execrable was our Word of the Day on 11/15/2014. Hear the podcast!
Examples of execrable in a sentence
Living conditions in the slums were execrable.
her execrable singing finally brought a complaint from the neighbors
Did You Know?
He or she who is cursed faces execrable conditions. Keep this in mind to remember that execrable is a descendant of the Latin verb exsecrari, meaning "to put under a curse." Since its earliest uses in English, beginning in the 14th century, execrable has meant "deserving or fit to be execrated," the reference being to things so abominable as to be worthy of formal denouncement (such as "execrable crimes"). But in the 19th century we lightened it up a bit, and our "indescribably bad" sense has since been applied to everything from roads ("execrable London pavement" - Sir Walter Scott) to food ("The coffee in the station house was ... execrable." - Clarence Day) to, inevitably, the weather ("the execrable weather of the past fortnight" - The (London) Evening Standard).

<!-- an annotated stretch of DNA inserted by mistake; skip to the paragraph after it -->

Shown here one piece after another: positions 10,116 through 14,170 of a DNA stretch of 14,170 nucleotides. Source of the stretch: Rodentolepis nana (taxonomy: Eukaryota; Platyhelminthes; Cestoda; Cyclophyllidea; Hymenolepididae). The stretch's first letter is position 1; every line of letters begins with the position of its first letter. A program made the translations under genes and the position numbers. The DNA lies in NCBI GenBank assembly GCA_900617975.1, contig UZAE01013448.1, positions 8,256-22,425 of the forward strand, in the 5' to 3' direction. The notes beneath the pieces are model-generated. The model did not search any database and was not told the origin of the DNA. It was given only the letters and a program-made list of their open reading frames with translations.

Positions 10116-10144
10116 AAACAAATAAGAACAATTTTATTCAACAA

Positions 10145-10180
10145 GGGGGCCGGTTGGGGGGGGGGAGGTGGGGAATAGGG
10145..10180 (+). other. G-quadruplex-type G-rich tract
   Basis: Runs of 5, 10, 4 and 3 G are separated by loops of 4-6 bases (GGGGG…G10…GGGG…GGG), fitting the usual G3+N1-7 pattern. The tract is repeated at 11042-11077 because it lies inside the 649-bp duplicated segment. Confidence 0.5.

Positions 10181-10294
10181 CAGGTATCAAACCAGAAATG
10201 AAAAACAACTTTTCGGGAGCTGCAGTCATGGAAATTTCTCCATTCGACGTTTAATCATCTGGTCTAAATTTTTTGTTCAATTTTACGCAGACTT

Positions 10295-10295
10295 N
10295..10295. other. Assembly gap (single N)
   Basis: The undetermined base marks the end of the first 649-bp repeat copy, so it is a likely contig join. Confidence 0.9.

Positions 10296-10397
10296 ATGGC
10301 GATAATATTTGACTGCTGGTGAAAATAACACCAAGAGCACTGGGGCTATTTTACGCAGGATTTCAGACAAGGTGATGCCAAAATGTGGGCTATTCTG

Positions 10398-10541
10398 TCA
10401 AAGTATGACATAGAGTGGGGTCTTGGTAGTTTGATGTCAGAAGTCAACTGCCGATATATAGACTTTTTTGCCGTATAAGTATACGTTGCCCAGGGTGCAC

First Known Use of execrable
EXECRABLE Defined for English Language Learners
Definition of execrable for English Language Learners
: very bad
Seen and Heard
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